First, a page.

Hexham children's services, part of Northumberland County Council, said the decision had been made because Miss Lyon was likely to suffer from Munchausen's Syndrome by proxy, a condition unproven by science in which a mother will make up an illness in her child, or harm it, to draw attention to herself.

    Under the plan, a doctor will hand the newborn to a social worker, provided there are no medical complications. Social services' request for an emergency protection order - these are usually granted - will be heard in secret in the family court at Hexham magistrates on the same day.

    From then on, anyone discussing the case, including Miss Lyon, will be deemed to be in contempt of the court.


    The case adds to growing concern, highlighted in a series of articles in The Sunday Telegraph, over a huge rise in the number of babies under a year old being taken from parents. The figure was 2,000 last year, three times the number 10 years ago.

    Critics say councils are taking more babies from parents to help them meet adoption "targets".

  2. dicentra:

    Health care is a right, not a privilege.

    Right. That would make going to medical school a duty and an obligation, not a choice. Same with running a pharma, making medical equipment, and running diagnostic labs.

    Perhaps we should instate the draft to make up for the nursing shortage?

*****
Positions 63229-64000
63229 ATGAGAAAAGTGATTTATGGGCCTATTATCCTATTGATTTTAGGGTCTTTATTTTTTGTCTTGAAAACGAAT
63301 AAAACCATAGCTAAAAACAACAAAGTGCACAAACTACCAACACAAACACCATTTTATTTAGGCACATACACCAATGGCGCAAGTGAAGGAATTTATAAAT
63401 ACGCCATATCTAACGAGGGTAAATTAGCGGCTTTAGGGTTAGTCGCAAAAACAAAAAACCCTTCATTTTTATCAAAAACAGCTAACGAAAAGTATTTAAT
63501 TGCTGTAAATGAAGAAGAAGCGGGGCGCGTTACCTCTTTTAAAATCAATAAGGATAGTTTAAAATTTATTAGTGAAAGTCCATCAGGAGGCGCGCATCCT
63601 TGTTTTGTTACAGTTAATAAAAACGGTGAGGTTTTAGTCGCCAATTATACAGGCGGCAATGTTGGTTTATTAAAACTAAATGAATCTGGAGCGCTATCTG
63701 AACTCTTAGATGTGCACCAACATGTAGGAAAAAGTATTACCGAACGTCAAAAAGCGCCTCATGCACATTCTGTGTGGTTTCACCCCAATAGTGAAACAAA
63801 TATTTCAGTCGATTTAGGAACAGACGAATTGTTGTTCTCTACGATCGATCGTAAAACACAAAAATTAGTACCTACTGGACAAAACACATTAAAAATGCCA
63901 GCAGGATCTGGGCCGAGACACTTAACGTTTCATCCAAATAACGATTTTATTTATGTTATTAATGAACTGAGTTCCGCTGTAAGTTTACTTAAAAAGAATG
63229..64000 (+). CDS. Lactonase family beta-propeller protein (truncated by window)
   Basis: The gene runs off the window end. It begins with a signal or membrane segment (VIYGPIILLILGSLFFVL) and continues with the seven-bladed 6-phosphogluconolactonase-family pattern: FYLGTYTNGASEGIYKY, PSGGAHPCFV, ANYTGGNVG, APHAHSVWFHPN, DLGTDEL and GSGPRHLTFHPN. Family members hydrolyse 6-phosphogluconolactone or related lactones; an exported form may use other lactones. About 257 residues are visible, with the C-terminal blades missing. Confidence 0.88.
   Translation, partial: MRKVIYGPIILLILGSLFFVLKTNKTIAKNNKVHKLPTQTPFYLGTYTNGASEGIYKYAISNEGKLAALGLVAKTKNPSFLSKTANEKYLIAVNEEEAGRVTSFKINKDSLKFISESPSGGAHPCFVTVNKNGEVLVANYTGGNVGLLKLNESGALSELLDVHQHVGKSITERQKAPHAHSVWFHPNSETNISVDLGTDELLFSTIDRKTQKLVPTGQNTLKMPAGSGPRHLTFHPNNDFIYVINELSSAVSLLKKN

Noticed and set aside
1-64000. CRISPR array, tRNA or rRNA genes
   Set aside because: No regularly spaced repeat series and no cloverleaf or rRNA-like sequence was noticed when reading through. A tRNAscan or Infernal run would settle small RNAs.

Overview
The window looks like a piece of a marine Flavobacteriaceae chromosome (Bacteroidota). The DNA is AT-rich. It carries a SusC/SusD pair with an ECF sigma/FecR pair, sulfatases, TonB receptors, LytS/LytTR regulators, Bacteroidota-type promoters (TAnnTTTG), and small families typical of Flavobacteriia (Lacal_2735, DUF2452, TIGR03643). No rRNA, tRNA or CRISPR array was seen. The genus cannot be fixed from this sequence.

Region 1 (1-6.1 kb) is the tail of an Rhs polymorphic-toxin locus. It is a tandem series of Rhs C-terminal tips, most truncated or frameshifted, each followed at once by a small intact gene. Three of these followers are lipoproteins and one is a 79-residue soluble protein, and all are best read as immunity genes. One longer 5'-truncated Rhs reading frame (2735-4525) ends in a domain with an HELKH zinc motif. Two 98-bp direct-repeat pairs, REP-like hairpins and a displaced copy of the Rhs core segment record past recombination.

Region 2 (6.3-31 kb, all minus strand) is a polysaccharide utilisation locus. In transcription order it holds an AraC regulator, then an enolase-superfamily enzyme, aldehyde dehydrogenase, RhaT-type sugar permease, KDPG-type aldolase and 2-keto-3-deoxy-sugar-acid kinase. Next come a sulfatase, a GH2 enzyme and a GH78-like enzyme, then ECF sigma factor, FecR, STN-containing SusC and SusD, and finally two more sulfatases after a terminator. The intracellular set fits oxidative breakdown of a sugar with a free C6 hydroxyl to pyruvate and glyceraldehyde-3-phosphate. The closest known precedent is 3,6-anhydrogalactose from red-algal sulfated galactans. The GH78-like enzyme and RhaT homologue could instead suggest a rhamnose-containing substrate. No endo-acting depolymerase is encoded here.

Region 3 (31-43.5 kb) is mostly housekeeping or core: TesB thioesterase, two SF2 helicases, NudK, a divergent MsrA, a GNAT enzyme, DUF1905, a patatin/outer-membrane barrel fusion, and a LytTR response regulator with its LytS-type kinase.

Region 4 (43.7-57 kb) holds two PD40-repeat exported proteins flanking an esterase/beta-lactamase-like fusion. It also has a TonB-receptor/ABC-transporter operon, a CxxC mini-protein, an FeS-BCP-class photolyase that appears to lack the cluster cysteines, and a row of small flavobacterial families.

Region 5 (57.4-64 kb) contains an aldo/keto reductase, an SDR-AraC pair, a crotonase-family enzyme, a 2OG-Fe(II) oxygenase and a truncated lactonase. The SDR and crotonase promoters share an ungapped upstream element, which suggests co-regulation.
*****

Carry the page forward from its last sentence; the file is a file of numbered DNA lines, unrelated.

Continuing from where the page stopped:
3. Jim Howe:

    I recently wrote a letter to our local paper about this topic. In a nutshell it argued that when taxpayers pay your insurance, taxpayers own your body. Single payer is a nanny-state lovers dream and a nightmare for everyone else. Just yesterday I read a quote from John Edwards where he stated that under his plan, people would be *required* to have annual checkups and diagnostic procedures. It's really scary that most people don't even think about the deeper implications.

  4. Mesa Econoguy:

    This is offensive:

    People need and deserve universal, continuous, and accessible health coverage that is provided by a single payer and does not require full-time employment and a beneficent employer.

    Bullshit. Absolute steaming putrid bullshit.

    To everyone who supports this:

    I demand one room in your homes dedicated to me wherever you live. I don’t care where you are, I need to have some place to stay, without having a home of my own. I need at least one room everywhere, and anywhere I want to be, because shelter is right, not a privilege.